What can be learned from the Russians? (Excerpted from JustDrinks.com)
The global economic crisis has had a significant impact on the Russian spirits market, changing market dynamics and briefly halting the much-lauded premiumisation trend, according to current research.
A recently released report from the International Wine and Spirit Research (IWSR) on Russia’s spirits market claims that the downturn has also led to “…disruptions across the supply chain, with many suppliers and distributors going bankrupt or halting production. For healthier companies, however, it has presented an opening to establish their brands and take market share…”
The Silver Tequila Clouds have a very Dark Lining (Excerpted from Global market review of Tequila – forecasts to 2013 www.researchandmarkets.com )
The history of the Tequila industry has been one of boom and bust. Sales rose during the 1940’s only to collapse again in the mid-50’s. Export sales rose steadily from the 1960’s onward, although domestic sales fell sharply in the 1980’s due again to an economic slump, and the severe Mexican economic crisis of the early 1980’s resulted in plummeting sales.
The market was again disrupted by a critical shortage of Agave beginning in the late ’90’s, which served to hold back the category’s international development as brand owners were forced to divert limited supplies to the core US market, and quality perceptions were damaged as some manufacturers moved from 100% to 51% (Mixto) Agave products.
Today, that dynamic is in reverse, and the market is in oversupply. More and more 100% Agave products are coming into the market. This is helping to raise quality perceptions, and in turn, demand is surging not only in core Mexican and US markets but across a number of other countries.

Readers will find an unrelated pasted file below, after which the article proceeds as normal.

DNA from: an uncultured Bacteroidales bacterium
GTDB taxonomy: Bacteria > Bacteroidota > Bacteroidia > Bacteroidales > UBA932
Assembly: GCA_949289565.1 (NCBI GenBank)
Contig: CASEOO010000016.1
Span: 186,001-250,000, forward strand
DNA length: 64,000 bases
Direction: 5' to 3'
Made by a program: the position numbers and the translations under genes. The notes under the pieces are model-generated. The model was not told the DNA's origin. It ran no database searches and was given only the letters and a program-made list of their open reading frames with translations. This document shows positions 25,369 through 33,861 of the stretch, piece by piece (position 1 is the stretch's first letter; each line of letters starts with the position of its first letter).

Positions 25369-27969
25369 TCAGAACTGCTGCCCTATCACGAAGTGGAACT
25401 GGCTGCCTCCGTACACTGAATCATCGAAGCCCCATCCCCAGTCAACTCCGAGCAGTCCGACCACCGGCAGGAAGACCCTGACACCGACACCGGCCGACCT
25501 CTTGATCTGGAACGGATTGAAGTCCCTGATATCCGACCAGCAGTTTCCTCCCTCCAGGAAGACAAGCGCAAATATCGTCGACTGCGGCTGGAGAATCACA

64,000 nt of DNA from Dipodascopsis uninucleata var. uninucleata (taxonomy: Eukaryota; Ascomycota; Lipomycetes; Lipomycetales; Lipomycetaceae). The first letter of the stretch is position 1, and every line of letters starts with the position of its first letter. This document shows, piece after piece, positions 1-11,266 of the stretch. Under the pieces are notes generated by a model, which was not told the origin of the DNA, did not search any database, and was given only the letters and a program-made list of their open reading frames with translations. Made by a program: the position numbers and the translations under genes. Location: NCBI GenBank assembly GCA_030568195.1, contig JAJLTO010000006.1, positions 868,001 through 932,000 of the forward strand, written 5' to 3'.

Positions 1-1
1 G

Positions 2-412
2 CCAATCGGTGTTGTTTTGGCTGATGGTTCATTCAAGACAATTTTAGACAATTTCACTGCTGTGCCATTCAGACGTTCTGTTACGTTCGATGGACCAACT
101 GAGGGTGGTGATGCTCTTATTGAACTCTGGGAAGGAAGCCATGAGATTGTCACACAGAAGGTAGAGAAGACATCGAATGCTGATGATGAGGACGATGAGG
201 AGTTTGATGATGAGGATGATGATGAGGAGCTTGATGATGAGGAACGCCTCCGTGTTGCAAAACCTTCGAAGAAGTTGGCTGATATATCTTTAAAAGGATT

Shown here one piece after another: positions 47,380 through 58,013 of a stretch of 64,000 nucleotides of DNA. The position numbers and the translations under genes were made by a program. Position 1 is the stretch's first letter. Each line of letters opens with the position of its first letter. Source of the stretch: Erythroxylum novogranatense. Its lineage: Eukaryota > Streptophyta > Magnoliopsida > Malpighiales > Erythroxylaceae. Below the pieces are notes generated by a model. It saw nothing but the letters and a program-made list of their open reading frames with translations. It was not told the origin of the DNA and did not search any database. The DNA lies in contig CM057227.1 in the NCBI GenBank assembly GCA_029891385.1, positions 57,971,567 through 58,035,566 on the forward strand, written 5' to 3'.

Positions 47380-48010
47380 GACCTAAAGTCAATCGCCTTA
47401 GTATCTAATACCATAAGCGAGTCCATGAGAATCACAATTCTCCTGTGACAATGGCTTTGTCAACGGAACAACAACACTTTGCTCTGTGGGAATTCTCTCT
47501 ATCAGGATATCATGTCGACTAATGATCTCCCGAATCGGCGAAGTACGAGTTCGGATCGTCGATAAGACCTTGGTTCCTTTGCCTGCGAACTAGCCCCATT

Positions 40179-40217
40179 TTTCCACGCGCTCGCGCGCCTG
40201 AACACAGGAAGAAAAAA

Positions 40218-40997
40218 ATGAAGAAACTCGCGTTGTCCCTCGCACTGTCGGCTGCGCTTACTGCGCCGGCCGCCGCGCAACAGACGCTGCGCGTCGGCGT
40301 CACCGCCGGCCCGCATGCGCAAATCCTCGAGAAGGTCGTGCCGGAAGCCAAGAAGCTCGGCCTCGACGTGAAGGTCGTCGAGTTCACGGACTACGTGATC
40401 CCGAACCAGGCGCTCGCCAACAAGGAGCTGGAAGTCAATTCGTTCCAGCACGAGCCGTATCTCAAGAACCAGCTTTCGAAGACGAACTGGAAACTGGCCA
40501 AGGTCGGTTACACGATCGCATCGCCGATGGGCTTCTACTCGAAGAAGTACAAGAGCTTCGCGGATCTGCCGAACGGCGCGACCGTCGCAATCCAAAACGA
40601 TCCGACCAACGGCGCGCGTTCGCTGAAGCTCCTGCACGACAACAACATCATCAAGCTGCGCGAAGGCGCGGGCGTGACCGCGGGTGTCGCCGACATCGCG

The outlook for the category has rarely been better, and Casa Noble Tequila president and COO David Ravandi commented, “Tequila is entering a stage of consolidation in the world markets. It is no longer a fad. The fact that 100% Agave Tequila exports have increased tremendously over the last two years is extremely positive for the product’s outlook in the years to come.”
US Tequila Importation is a Sucker Bet
“My cousin will make the best Tequila for you Mr. Gringo”
“So, my friend, you want a great Tequila brand? We will make it for you. Just fifty percent cash up front to start the process.”
Unfortunately, far too many have fallen for this old gag. Relying heavily on the forecasting reports of the early 2000’s that suggested that luxury Tequila would be the next big spirits category after vodka.
With dollar signs in their eyes, the believers drank the Tequila Kool-Aid, most of them spending way too much to buy a brand, custom molded bottles, etc. But the worst part was that this left little if any money for marketing. Many did not even understand brand marketing inflation was happening right under their noses.
It had started soon after Patron hit 100,000 cases in volume in 2001, and the cost to market a Tequila brand in the US went from $1 to $10M per year. Today it takes at least $20M per year just to play in the same ballpark as Patron’s $50M plus, Sauza’s $35M plus, and Cuervo’s $30M plus marketing budgets.
Who could have predicted that a “realistic” business plan for the next successful ultra-premium Tequila brand calling for only 10,000 cases in the first year would end in it’s investors taking a bath?
The problem with this equation is three-fold:
1) Pricing: Unlike vodka and white rum, 100% Agave Tequila is just too expensive to produce and bottle in Mexico. Unless, like rum, vodka and mixto Tequila, it is able to be shipped in bulk and bottled near the final consumer, the cost involved with 100% Agave Tequila is always going to be too high to attain critical volume and profit levels.